Interprofessional communication is all the rage these days! No, seriously, if you want to get work done on big problems, it means talking to people outside your hallway. In this episode, you’ll learn some of the structural issues that can get in the way of interprofessional communication. And how to address them, so you can get work done around here.
I was talking recently to a health administrator about communication between different groups in his hospital system. He said,
“Interdepartmental communication has been historically very difficult. There were different incentives that made working together something people didn’t want to do. If your department didn’t make the numbers, you’re in trouble, you’re the one out of a job.”
I’ve done an earlier podcast episode about some personal and interpersonal constraints on interprofessional communication. This administrator’s comments point to some of the structural issues that can get in the way of interprofessional communication. And that’s what this episode is about.
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Most of my experience in interprofessional communication is in the education sector, and most of that in higher ed. Departments within the same academic unit can be quite different. These differences are perhaps made the more frustrating because there are so many assumed similarities. In my experience, it was almost worse when we all thought we had been comparing apples to apples, only to find out later we hadn’t been. Some of this friction had to do with differences in our disciplines. Some of it had to do with institutional structures. So I’m going to talk about both these. Briefly.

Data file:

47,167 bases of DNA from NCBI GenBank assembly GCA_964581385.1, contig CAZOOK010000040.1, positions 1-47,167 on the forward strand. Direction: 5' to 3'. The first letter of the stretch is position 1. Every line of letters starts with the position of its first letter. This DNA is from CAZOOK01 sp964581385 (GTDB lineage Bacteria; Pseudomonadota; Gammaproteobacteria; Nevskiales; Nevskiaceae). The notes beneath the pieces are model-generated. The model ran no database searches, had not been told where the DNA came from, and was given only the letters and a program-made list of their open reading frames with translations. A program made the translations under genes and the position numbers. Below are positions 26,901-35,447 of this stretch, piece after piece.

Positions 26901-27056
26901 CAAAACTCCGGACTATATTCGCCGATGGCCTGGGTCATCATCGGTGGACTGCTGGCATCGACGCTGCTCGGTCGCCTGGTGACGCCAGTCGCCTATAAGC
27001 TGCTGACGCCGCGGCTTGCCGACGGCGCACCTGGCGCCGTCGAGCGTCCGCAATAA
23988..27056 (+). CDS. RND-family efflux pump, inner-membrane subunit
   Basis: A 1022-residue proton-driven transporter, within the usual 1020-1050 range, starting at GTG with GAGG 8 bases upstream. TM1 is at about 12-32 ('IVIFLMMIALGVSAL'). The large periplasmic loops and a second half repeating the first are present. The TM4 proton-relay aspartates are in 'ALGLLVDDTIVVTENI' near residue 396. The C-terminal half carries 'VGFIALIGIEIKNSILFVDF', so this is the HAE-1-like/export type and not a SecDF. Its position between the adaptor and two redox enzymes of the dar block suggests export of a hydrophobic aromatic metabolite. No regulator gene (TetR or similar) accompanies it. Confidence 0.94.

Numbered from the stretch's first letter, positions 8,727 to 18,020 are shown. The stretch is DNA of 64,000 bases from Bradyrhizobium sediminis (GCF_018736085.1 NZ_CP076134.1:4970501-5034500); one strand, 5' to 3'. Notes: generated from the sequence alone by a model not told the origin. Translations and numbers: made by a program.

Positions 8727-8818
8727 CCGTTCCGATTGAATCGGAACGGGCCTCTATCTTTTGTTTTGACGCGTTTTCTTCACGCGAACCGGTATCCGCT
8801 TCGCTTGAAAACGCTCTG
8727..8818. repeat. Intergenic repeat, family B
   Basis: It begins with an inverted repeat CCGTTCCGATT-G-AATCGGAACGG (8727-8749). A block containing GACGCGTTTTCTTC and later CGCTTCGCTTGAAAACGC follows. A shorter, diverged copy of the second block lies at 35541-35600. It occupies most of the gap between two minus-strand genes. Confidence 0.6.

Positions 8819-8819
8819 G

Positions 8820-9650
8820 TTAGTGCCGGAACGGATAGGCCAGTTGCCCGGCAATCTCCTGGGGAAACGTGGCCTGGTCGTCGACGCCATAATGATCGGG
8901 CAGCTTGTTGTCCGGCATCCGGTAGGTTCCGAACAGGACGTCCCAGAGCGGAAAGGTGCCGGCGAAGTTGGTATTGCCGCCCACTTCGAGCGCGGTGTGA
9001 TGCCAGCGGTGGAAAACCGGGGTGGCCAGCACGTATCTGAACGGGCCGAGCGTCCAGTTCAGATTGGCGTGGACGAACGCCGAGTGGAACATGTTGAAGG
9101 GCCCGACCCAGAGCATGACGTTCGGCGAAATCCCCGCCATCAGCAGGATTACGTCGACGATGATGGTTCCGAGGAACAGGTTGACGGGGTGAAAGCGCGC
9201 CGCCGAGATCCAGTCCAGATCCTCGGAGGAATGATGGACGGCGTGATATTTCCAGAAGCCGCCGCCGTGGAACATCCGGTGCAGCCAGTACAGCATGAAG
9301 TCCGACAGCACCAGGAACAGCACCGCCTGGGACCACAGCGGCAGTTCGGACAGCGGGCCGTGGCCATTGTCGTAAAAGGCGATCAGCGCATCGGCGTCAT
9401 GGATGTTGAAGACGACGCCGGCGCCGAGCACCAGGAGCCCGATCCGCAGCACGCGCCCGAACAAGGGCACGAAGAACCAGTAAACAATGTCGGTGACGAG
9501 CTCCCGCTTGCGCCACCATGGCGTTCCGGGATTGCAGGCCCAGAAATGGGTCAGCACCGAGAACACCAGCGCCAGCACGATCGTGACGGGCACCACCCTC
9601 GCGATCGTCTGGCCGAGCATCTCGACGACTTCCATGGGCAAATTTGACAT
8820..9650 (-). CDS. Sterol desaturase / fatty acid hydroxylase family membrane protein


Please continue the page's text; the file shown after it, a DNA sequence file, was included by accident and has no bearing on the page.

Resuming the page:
Let’s start with the interdisciplinary part. “The health sector” is hardly monolithic, right? It’s huge. There are so many parts to it. even within the same institution, Different departments have different knowledge and experience, and potentially different priorities. So, in addition to all the tricky problems always involved with collaboration, you are also dealing with the equally urgent and complex ‘problem’ of different intra-organizational or disciplinary approaches to whatever issues you are there to address.
I’m going to ask you to try a bit of a thought experiment because I think it may be helpful. imagine that every interprofessional encounter is a kind of cultural encounter. Communicating across professional ‘cultures,’ then, I suggest, involves making visible and being explicit about much of what is usually taken for granted in our corner of the hallway, right? our own disciplines or specializations. Our own specific approaches tend to become invisible to us, so I’m going to start there.
To get better at your own interprofessional communication and collaboration, I am asking you to think about your own professional learning. This includes what you might have come to take for granted in your professional communities… that can make things tricky when interacting with other professional communities. So take a walk back down memory lane for a moment. Think back to your professional program—nursing school, medical school, pharmacy school, public health, veterinary school, you get what I mean. In your professional program, you learned the specialized language of your discipline while you learned medical and scientific information. There were thousands of new terms, which you were expected to use with your peers.
But you learned more than how to speak the language. The term academic socialization refers to the ways postsecondary students are brought into the culture of a discipline through their study, and specifically through discipline-specific language use. Professors Mary Lea and Brian Street, in their explanation of academic socialization, add that:
“Students acquire the ways of talking, writing, thinking, and using literacy that typifies members of a disciplinary or subject area community.”